The link between memorializing the MOVE conflagration and the local history of Mother’s Day is tenuous. Wearing a flower, like wearing a particular hat — MAGA or pussy, for instance — can make a crowd appear to be a movement. But dispatching someone to distribute carnations feels like a cop-out. An artist who is creating a memorial needs to do something that is both lasting and emotionally moving.
Another work, Moving the Obelisk, consists of a soil-covered cardboard obelisk and a video that shows the obelisk being created in Rome, where Olivier was a fellow at the American Academy, then cut apart, shipped, and installed in the ICA gallery where it currently stands. This is a sort of dumpy obelisk, perhaps intentionally, and made to be seen indoors, unlike most.
Olivier’s narration discusses how the ancient Romans used Egyptian obelisks as a trophy of colonization and suggests a relationship to other examples of western pillage of Africa, including the people who were made slaves. This work is best seen as an argument, as opposed to an obelisk meant to endure for the ages. If she were doing a monument that is meant to last, she wouldn’t use cardboard and leave the seams showing.
Fortified, the largest and most impressive work on display, is essentially a brick wall in which pieces of clothing have been inserted between the brick courses. On one side, we see mostly wall, with bits of the clothing visible, while on the other side, the garments hang loose and obscure the wall.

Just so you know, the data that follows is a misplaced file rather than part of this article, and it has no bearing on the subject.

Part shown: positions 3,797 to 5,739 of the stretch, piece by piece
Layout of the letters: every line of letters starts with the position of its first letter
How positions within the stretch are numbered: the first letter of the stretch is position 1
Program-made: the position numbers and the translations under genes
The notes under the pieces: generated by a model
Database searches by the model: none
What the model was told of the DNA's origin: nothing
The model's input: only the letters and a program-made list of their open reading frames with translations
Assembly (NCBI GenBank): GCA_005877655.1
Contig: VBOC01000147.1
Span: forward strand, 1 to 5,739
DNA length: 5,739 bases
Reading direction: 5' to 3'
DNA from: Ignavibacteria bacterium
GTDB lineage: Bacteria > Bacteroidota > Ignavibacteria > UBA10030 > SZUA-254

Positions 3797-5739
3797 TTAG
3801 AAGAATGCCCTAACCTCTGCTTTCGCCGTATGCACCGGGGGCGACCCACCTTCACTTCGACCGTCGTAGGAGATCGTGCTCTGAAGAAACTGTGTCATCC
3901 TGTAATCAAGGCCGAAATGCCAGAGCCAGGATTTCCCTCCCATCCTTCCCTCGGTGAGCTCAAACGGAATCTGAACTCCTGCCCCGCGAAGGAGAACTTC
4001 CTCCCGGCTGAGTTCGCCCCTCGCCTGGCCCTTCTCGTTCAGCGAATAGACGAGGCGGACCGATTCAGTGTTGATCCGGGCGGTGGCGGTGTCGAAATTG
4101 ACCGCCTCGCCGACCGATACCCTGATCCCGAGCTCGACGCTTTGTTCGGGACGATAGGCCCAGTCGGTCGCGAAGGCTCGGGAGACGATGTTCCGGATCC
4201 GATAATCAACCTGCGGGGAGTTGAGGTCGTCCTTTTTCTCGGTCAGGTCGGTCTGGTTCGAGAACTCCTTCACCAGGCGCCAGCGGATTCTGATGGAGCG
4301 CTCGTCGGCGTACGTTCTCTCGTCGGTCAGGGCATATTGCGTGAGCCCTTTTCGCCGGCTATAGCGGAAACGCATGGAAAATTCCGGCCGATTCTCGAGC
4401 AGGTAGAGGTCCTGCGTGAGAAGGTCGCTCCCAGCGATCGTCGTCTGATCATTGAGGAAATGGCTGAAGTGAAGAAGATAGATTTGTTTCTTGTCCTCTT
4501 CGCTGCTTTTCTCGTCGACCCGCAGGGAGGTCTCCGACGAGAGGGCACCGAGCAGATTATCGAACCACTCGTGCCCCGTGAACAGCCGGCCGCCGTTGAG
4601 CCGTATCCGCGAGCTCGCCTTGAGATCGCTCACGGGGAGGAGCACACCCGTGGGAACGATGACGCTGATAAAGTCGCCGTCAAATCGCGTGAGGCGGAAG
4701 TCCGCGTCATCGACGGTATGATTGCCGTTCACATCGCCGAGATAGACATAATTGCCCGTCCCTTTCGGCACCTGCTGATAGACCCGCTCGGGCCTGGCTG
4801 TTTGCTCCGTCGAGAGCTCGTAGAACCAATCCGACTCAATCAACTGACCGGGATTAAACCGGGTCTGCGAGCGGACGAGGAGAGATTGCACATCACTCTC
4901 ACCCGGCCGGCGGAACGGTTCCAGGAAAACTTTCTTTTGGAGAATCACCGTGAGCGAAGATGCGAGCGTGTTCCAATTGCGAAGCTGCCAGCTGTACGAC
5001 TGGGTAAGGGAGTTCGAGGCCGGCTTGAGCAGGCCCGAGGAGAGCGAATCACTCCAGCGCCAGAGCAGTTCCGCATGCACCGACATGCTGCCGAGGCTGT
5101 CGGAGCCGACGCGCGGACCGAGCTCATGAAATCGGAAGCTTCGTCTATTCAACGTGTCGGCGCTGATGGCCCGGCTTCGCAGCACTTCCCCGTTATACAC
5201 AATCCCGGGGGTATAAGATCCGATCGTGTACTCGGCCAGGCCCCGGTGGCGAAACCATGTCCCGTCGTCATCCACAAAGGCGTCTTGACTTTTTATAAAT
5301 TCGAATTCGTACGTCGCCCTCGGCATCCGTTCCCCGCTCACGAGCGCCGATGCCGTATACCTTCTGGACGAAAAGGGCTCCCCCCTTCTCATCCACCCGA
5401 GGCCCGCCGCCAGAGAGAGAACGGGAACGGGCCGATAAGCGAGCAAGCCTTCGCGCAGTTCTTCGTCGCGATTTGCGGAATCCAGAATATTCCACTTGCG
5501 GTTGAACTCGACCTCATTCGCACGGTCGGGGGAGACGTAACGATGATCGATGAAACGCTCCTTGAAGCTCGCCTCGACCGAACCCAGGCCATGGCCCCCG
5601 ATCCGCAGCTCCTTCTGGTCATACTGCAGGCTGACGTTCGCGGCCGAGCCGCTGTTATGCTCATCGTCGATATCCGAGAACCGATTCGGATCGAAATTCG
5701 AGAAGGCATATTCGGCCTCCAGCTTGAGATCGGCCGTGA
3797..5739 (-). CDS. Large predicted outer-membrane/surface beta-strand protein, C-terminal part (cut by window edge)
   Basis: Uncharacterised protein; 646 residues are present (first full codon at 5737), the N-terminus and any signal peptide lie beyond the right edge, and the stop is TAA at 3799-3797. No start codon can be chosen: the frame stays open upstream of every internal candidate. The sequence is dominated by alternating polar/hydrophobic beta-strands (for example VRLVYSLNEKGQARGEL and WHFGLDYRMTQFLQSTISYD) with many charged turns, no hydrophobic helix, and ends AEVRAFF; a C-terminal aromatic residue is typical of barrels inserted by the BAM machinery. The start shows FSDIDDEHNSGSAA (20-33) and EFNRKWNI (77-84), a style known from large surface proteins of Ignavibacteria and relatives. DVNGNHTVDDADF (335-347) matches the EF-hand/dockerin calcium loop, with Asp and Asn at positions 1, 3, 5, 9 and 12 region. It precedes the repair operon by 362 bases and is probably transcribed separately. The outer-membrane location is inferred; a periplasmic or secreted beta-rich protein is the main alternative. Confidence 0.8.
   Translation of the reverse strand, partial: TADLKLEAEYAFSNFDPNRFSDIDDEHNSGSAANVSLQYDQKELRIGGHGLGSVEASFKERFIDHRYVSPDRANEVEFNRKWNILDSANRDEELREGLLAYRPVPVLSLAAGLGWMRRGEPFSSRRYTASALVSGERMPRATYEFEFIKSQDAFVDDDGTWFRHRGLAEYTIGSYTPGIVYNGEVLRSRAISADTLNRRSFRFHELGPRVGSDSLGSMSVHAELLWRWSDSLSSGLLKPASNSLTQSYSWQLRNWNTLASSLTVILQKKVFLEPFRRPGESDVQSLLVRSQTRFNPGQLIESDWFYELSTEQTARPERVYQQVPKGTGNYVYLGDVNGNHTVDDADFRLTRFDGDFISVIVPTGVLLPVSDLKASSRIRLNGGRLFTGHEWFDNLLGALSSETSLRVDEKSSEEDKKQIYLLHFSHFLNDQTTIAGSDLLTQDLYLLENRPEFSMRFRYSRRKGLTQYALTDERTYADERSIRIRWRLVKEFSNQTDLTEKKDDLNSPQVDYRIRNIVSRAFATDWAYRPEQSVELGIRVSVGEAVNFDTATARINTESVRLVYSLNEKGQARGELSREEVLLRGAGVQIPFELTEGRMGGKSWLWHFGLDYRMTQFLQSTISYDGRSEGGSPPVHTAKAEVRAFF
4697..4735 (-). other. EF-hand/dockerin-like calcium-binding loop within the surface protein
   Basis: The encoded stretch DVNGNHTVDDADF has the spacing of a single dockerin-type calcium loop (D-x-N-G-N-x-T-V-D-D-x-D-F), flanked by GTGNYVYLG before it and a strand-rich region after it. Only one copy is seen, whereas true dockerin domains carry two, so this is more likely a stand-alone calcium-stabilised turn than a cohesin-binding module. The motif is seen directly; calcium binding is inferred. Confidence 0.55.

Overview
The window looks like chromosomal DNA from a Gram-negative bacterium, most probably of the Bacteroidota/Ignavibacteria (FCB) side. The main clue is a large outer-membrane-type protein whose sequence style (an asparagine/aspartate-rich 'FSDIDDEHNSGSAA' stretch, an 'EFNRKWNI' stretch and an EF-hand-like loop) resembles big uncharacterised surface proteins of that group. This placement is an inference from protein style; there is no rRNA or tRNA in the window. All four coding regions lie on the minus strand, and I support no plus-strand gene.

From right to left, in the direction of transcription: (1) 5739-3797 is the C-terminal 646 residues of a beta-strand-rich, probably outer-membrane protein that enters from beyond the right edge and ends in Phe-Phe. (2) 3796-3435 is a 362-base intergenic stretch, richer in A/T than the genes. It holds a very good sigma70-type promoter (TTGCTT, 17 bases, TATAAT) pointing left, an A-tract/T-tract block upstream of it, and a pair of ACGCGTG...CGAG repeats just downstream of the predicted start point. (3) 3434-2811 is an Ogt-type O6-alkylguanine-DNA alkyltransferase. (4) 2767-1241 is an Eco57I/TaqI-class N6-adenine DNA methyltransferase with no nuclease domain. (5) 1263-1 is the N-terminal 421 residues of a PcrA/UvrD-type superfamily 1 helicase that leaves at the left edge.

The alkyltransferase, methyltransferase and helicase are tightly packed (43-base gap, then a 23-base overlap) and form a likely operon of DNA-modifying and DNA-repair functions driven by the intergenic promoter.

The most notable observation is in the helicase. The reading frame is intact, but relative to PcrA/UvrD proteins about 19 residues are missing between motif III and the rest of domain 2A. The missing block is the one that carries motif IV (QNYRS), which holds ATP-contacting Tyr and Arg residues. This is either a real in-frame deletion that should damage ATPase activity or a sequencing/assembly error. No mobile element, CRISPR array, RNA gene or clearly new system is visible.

When I was there, a guard was explaining to visitors that this wall is inclusive, and not a barrier, like other walls that come to mind. The socks, undershorts, baby clothes, and brassieres seem to seep through the wall. No barrier is ever completely effective, and there is a human cost.
The other show here, Michelle Lopez: Ballast & Barricades, is a landscape of ugly-beautiful ruins. It embodies the strife and incoherence of our physical and political environment, but also models a way to balance disparate energies and interests.
The show, organized by ICA curator Alex Klein, consists of 16 works. It is dominated by a piece that was commissioned for this exhibition and makes full use of the high space in the ICA’s second floor gallery.
Scaffolding, police barriers, and even a chunk of a demolished house hang in the air, held by chains and cables and counterbalanced by big pieces of demolition rubble. What first appears to be a ruin turns out to be as delicate and intricate as a spider’s web. Every element is held in tension, and is in some way, dependent upon and stabilizing all the other pieces.
The pamphlet given to museum goers suggests that it represents “an ongoing history of bodies and violence,” a feminization of stereotypically masculine materials, and a reminder of our crumbling infrastructure — as if we didn’t have enough of those. Seeing it in the wake of impeachment, I viewed it in terms of checks and balances and the precariousness of our polity.
I think my difficulty in pinning down its meaning is part of its strength. It is a visual tour de force that engages the body, the eye, and the imagination.
We feel the energies that threaten to pull the piece apart and the sinews that somehow keep it together. It reminds us — as our current generation reconsiders, removes, and remakes the markers left by previous ones — that good monuments ought to be good art.